Dr. Bogus

P.O. Box 5225

Emerald Isle, NC 28594

The Ask Dr. Bogus Fishing show, heard every Monday morning at 7:30 on WTKF, 107.1 FM and 1240 AM can now be accessed on the Coastal Daybreak Facebook page. Sign up and be a friend at: https://www.facebook.com/coastal.daybreak, and never miss a show.

And now WTKF daily programming, including the Ask Dr. Bogus radio show is available in live streaming audio too. Just go to www.thetalkstation.com and click on the arrow to listen, it’s just that easy! In addition there is an encore edition of Monday’s show rebroadcast on Sunday mornings at 6:00.

Bogus Notes: 1) Check me out at www.Facebook.com/Dr.Bogus. 2) Log onto my web site at www.ncoif.com. 3)And  www.drbogus.com .  4) “Ask Dr. Bogus” is on the radio every Monday 7:30 AM, WTKF 107.1 FM 1240 AM. Call in and Ask Dr. Bogus, 800.818.2255. 3) I’m located at 118 Conch Ct. in “Sea Dunes”, just off Coast Guard Rd., Emerald Isle, NC 28594. Mailing address is P.O. Box 5225, Emerald Isle, NC 28594. Don’t forget a gift certificate for your favorite angler for fishing lessons or my totally Bogus Fishing Report subscription. Please stop by at any time and say “Hi” (252.354.4905).

 

 

 

Posted by & filed under Fishing, Reports category.

I got an interesting call from Lee Manning (Nancy Lee Fishing Center) yesterday about bonefish in the White Oak River. Lee lives along the WOR.  A friend of his saw fish busting from his dock and cast into the fish, hooked and lost 7 or so and finally landed a 20-inch fish that was IDed posthumously as a bonefish. I have seen them caught on Bogue Pier and from the surf on rare occasions, usually on a bottom rig with shrimp bait but never heard of them in the inside waters. I have also heard of snook in Pamlico Sound, but very rarely. A number of years ago I called an NCDMF biologist and her said that they apparently come in from the Gulf Stream but for some reason they were quite  a bit farther north than their expectations. Interesting find Lee, thanks.

These fish were supposed to be busting the surface, which is very unlike bonefish. Could these be ladyfish? I need to see a photo.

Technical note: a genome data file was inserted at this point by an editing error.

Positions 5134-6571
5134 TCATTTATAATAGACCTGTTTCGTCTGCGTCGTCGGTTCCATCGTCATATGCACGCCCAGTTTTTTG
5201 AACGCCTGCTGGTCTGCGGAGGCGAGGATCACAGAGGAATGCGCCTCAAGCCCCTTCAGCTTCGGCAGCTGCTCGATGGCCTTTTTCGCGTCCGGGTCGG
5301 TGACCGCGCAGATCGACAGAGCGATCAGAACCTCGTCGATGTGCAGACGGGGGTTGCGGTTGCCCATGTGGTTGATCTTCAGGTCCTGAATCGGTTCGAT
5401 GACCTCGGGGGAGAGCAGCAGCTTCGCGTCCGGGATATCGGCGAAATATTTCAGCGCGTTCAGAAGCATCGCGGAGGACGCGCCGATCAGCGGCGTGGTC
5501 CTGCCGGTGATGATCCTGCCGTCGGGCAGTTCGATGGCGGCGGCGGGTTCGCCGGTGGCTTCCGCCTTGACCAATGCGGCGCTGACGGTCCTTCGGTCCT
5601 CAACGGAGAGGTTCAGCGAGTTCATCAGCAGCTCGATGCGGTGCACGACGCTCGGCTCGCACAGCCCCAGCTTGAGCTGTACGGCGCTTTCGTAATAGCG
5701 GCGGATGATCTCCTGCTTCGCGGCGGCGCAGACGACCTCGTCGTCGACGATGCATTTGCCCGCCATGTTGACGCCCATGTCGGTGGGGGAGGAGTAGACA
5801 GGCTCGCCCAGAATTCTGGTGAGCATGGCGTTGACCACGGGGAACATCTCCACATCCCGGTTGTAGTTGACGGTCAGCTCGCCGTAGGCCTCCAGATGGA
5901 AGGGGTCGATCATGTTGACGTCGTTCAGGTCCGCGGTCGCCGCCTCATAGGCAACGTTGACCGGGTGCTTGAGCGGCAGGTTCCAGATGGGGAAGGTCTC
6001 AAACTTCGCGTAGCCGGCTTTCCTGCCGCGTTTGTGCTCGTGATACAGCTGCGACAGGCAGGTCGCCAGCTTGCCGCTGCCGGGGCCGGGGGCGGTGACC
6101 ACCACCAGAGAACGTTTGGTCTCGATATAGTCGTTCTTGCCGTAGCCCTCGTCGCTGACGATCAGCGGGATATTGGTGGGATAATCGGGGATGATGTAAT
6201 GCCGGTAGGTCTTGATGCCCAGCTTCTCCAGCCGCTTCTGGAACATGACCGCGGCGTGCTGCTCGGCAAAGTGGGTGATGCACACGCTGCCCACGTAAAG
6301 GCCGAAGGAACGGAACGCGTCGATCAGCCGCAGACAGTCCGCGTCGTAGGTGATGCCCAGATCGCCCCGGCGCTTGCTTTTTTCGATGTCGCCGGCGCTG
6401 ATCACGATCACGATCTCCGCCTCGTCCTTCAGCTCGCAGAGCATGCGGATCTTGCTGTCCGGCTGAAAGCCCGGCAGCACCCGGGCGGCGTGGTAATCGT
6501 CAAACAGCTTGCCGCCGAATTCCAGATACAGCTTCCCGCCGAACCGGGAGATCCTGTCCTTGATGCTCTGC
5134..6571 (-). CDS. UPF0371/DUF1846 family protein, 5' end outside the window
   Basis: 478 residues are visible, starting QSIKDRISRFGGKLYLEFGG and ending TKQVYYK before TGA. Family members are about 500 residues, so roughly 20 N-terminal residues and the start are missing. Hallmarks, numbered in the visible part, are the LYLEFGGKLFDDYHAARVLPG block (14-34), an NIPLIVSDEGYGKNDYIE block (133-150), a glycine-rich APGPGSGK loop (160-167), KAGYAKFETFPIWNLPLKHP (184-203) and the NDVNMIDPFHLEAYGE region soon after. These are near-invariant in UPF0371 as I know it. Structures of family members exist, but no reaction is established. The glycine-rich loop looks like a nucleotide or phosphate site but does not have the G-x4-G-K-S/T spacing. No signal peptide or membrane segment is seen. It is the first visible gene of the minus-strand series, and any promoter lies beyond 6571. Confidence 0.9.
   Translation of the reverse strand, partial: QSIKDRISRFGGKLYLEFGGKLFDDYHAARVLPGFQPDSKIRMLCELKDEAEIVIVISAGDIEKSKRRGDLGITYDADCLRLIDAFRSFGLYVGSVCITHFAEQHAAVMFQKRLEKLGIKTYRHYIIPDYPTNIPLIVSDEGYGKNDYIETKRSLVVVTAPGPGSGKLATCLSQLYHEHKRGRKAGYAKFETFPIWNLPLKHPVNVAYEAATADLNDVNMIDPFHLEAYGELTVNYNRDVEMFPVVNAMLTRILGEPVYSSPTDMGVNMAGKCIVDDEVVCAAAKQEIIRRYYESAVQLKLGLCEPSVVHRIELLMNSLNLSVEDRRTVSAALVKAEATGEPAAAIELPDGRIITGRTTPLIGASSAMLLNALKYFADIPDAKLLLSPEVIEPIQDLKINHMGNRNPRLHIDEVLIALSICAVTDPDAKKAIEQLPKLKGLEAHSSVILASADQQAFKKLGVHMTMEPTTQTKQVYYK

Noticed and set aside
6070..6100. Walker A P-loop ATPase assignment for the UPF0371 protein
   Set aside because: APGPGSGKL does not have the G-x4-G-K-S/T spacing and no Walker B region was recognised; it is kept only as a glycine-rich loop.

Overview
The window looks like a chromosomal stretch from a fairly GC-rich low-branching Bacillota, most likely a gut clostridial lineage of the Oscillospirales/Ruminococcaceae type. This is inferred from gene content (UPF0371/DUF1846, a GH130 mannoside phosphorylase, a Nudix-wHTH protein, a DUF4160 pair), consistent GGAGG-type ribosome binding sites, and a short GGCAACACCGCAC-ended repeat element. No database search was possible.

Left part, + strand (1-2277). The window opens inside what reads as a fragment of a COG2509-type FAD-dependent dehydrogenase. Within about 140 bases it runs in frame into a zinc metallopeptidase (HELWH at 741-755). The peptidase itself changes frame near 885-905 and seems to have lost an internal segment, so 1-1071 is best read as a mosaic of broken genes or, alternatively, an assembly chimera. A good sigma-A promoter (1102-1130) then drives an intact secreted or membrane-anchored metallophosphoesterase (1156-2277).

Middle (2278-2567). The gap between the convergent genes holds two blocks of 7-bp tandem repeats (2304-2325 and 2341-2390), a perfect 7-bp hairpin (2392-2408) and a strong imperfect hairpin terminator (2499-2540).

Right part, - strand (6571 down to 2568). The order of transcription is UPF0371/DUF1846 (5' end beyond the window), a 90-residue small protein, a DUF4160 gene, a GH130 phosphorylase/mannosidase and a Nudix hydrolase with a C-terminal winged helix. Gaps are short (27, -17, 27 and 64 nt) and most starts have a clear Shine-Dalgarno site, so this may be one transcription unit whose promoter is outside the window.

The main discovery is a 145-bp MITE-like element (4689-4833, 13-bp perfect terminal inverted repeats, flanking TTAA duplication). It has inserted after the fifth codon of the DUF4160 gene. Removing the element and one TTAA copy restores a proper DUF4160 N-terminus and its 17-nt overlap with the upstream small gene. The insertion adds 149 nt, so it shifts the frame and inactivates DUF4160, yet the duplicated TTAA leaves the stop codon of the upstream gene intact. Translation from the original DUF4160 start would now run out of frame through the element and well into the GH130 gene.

Posted by & filed under Fishing News.

Marine Fisheries Commission takes action on several issues (nr 40-13)

 

MOREHEAD CITY – The N.C. Marine Fisheries Commission took action last week on several issues impacting commercial and recreational fishermen, including votes on two petitions for rulemaking.

The commission voted to:

  • Deny a petition for rulemaking that proposed reclassifying most internal coastal waters as secondary nursery areas. The effect of the proposed rule would have been to halt shrimp and crab trawling in North Carolina inshore waters.  The petitioner has the right to seek judicial review of the decision.
  • Approve a petition for rulemaking that sought to prohibit the use of commercial fishing gear and certain types of recreational fishing gear on and around the Oriental Artificial Reef in the Neuse River. The decision begins a rulemaking process that will include fiscal analysis, notice of text in the state register, a public comment period and at least one public hearing. If approved, a final rule would not become effective until the spring of 2015.
  • Instruct the N.C. Division of Marine Fisheries’ director to implement recommendations from a Bottlenose Dolphin Take Reduction Team, endorsed by the National Marine Fisheries Service Southeast Regional Office, that prohibit setting small mesh gill nets within 100 yards of the beach at any tide. Two areas are to be exempted from the regulation: Cape Lookout to Bogue Inlet and from Carolina Beach Inlet to the South Carolina line. Strike nets also are to be exempted from the restriction.
  • Keep the current recreational and commercial size and possession limits for spotted seatrout pending a scheduled review of the Spotted Seatrout Fishery Management Plan. The plan, adopted in February 2012, included a provision for implementing stricter regulations in February 2014, if needed, to reduce the daily recreational bag limit to three fish per person, implement a Dec. 15-Jan. 31 recreational closure, reduce the commercial trip limit to 25 fish and eliminate commercial closures.
  • Send a proposal for a Jan. 1, 2013 moratorium on commercial and recreational harvest of American and hickory shad to the Finfish and regional advisory committees for review.
  • Ask the Division of Marine Fisheries to design a study that compares closed trawling areas, specifically the Newport River, to open areas to determine the impact trawling has on sedimentation in primary and secondary nursery areas.
  • Delay review of the N.C. Red Drum Fishery Management Plan by one year, from July 2014 to July 2015, so the state may use the results of a National Oceanic and Atmospheric Administration’s Southeast Data, Assessment and Review stock assessment slated for 2015.

The commission also heard an update on the state Division of Marine Fisheries’ application for an incidental take permit for sea turtles in the gill net fishery. The division is waiting to receive this permit from the National Marine Fisheries Service before deciding when to reopen waters to large mesh gill nets. The division hopes to receive the permit by mid-September, and requirements of the permit will impact the division’s decision on when to reopen the waters, including the Pamlico Sound Gill Net Restricted Area.

http://portal.ncdenr.org/web/mf/